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Cost of living crisis: What is the inflation rate?

The UK is thought to be facing greater pressure when it comes to rising inflation compared to other advanced economies.
The UK is thought to be facing greater pressure when it comes to rising inflation compared to other advanced economies.

The cost of living crisis can be gauged by the rate of inflation which is confirmed by the Office for National Statistics (ONS) monthly.

The UK’s largest independent producer of official statistics measures consumer price inflation, which is the rate at which the prices of goods and services bought by households rise or fall.

Photo Jon Super/PA Wire

It is estimated using a price index, which is like a very large shopping basket containing all the goods and services bought by households – from bread to ready-made meals, from the cost of a cinema seat to the price of a pint at the local pub, from a holiday in Spain to the cost of a bicycle.

The quantities or “weight” of the various items in the basket are chosen to reflect their importance in the typical household budget.

What is CPI and CPIH?

The ONS also uses Consumer Prices Index including owner occupiers’ housing costs (CPIH), which also includes a measure of the costs associated with owning, maintaining and living in one’s own home, known as owner occupiers’ housing costs along with council tax.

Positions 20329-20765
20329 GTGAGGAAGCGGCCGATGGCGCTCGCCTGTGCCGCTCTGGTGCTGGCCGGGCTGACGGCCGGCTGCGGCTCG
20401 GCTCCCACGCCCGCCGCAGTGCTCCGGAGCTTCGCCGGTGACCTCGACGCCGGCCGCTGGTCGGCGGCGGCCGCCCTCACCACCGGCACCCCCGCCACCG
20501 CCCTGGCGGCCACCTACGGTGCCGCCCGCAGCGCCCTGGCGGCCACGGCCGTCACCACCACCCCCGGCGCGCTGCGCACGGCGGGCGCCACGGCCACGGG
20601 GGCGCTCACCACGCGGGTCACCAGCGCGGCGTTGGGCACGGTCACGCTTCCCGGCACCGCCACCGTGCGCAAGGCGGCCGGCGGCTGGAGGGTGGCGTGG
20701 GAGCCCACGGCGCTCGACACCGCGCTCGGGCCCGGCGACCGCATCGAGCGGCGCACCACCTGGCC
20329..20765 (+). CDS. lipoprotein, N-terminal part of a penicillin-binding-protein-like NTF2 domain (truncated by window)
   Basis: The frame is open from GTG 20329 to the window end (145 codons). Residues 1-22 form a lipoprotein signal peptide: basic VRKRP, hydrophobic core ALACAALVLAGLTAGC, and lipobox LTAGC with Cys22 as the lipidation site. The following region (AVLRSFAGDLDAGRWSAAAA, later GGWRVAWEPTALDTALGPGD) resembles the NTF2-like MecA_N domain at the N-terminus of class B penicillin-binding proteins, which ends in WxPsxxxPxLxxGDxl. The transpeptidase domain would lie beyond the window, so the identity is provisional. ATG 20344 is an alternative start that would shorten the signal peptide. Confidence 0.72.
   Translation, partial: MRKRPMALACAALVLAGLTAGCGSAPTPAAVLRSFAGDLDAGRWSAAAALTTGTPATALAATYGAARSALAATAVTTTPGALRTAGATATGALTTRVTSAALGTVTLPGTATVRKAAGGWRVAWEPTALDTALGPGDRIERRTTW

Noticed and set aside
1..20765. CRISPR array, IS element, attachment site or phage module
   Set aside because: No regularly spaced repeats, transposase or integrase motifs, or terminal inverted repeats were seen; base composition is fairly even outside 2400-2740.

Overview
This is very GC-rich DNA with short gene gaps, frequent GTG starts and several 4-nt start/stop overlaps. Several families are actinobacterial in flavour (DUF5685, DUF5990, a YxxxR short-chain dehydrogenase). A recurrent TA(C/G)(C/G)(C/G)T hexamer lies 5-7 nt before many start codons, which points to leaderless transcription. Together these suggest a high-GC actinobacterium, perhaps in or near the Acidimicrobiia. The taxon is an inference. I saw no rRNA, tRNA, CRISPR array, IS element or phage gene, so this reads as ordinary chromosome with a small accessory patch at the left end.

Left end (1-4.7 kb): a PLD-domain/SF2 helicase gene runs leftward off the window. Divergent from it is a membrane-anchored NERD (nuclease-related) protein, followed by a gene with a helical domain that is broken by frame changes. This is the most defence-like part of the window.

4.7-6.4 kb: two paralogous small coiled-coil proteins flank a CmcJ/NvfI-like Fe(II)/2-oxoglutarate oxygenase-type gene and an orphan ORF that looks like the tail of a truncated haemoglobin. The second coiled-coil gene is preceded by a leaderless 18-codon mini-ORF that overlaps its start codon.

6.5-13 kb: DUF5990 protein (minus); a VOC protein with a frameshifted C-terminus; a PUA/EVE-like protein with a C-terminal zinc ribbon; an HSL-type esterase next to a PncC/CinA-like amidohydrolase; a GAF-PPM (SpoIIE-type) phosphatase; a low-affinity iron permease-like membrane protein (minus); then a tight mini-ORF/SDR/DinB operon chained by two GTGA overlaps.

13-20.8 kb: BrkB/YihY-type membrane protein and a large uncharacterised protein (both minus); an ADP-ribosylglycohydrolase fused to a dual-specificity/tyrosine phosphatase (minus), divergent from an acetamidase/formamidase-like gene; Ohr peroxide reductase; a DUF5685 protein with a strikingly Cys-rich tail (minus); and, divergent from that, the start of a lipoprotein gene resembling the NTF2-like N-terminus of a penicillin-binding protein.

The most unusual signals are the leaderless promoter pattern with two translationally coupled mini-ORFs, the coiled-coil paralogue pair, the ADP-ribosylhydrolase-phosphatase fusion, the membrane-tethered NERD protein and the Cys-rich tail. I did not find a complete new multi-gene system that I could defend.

The UK is thought to be facing greater pressure when it comes to rising inflation compared to other European economies.

The International Monetary Fund (IMF) expects inflation in the UK to hit 7.4% over this year compared to 4%-6% for  France, Germany, Italy and Spain.

Kristin Forbes, a former member of the Bank of England’s Monetary Policy Committee, recently highlighted there are about six factors that feed through into inflation and “the UK hits every box”.

What causes inflation?

Most countries are facing the same factors causing painful increases in inflation: higher energy bills, supply chain disruptions and the lingering impact of the pandemic.

However the UK also faces difficulties including very low unemployment which can fuel inflation, with businesses having to pay staff more to attract the talent they need.

The Institute for Employment Studies has estimated there are 1.2m fewer people in the UK’s labour force than before the Covid crisis, due to Brexit restricting workers from Europe as well as an increase in the number of people who are economically inactive including many older people workers who decided to retire early.

The UK also faces currency weakness – the pound has fallen by almost 10% against the dollar this year, which pushes up the cost of imports.

As well, the UK is also experiencing rising taxes such as national insurance contributions as well as the freezing of income tax thresholds which takes more people into higher tax bands.

As a result, the Bank of England has predicted the inflation rate will hit double digits by the end of the year, levels last seen four decades ago.

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